In Happy Days, the audience finds a woman, Winnie, on stage, talking about her bygone days and how she manages to get by every day with her limited resources. She talks, prays, reminisces, and her husband Willie does not respond much. The play’s verbal content does not appear as anything striking—something that can be set in a middle-class living room—until one starts to look at the stage and experiences the entire play as a striking visual experience. When the curtain rises, Winnie is buried in a mound up to her waist. In the second act, she is buried up to her neck. With a literal visualization of the expression “buried in life,” Beckett presents the audience an unforgettable image of the human condition as he sees it: a life full of sufferings with one thing certain—that one must go on living however hard it might be. And Winnie has her share of difficulties. She is under blazing light from the clear sky. She tries to hide herself from the heat with a parasol, and her parasol catches fire. She tries to sleep and a bell rings, waking her up. She wants to see her husband, but he is in back of her mound. The poetic image does not discuss but show the human condition in this piece. In fact, this is the ultimate example of what Esslin has called the “complex poetic image.” In Happy Days and Beckett’s other works, striking visual images are thus integrated closely with the concern for the human condition. Beckett’s treatment of the human condition has triggered a number of humanistic readings, which later post- structural readings (in an anti-humanist vein) sharply criticized. Humanism has a number of assumptions about literature, such as: literary texts reveal timeless truths about human nature, the self, and the human condition, and they can be found through close analyses of the literary text at hand. The self is something unique and essential in defining each of us while meaning can be revealed to the reader
through close readings. The belief in the universal truth and interest in the essence of the self defines important aspects of humanism. 7
Post-structuralists question the validity of such assumptions and emphasize relativity, uncertainty, and the impossibility of finding the truth about anything including the meaning of a text. In such a view, language cannot lead a reader to the truth hidden in the text, but itself becomes a system of unreliable signs, into which we are born. At the extreme, text becomes a language game, and discussing the human condition using such an approach becomes a rather futile exercise. As Beckett deals with such questions as the self and its relation to the world, he introduces Cartesian philosophy deep into his works, as I shall show in Chapter One. Although he does not simply endorse the ideas, he nonetheless takes Cartesian philosophy as a locus for examining key elements such as the self, which he questions in his writing. The Cartesian presence is an important place for Beckett studies. From the earliest stages of Beckett scholarship, Cartesian elements in his works have been pointed out, analyzed, and compared. The problems of the cogito, the subject, the subject-object relationship, and the dualism of mind and body have saturated Beckettian analyses. The way Beckett deals with such concepts as the self or its obliteration is through strongly visual elements. However, in examining his works, the majority of scholarly analyses focus on Beckett’s verbal language, more specifically the text as written by the author. While this may not be surprising when critics are analyzing Beckett’s prose works, even when they are dealing with non-prose works such as plays or scripts for film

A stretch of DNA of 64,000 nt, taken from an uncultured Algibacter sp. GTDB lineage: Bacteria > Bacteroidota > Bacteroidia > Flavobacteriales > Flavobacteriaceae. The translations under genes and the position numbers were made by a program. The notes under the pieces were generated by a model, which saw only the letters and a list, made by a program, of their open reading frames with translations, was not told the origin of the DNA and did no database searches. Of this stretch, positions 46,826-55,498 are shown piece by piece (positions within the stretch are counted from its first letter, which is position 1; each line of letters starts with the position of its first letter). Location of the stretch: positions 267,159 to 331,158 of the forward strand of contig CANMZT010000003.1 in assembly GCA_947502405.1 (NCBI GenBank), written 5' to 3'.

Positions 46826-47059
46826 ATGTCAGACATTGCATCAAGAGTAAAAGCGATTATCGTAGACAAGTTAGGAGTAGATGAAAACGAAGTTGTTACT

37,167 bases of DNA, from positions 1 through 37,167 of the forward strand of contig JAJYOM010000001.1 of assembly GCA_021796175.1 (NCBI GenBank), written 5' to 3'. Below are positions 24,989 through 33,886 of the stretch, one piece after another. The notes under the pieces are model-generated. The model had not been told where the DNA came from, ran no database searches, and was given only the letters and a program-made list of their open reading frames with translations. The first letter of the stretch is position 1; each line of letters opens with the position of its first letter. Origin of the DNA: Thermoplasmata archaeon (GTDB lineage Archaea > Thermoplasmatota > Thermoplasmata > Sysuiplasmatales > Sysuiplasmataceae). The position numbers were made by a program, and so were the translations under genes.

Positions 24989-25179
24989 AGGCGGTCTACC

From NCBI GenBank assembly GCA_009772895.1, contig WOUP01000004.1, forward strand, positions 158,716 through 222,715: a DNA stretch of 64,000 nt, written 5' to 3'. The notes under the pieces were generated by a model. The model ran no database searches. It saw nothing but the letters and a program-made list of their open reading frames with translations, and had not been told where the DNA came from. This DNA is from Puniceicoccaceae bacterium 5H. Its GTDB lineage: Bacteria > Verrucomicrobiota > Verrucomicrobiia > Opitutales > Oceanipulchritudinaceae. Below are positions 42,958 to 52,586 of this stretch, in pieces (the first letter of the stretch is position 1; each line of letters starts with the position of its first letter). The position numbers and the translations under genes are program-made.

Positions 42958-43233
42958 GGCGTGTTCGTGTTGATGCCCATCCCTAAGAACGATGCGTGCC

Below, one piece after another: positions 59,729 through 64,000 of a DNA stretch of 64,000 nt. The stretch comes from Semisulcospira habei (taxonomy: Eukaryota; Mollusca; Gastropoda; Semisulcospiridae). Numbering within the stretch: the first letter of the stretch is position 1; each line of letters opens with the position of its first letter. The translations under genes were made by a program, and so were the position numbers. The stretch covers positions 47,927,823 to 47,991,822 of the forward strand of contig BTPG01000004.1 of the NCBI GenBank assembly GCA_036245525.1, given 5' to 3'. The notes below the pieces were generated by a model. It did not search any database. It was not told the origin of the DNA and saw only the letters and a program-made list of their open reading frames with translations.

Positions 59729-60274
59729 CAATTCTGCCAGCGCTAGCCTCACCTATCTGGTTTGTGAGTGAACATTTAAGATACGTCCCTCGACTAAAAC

7 Humanism is a broad term that is applied to various beliefs and philosophies that place the human subject at the center of the discussion. It is most often used to indicate Renaissance Humanism. Here I use the term in the way it came to be used during the 1960s. For an extensive discussion of humanism, see Davies’ Humanism.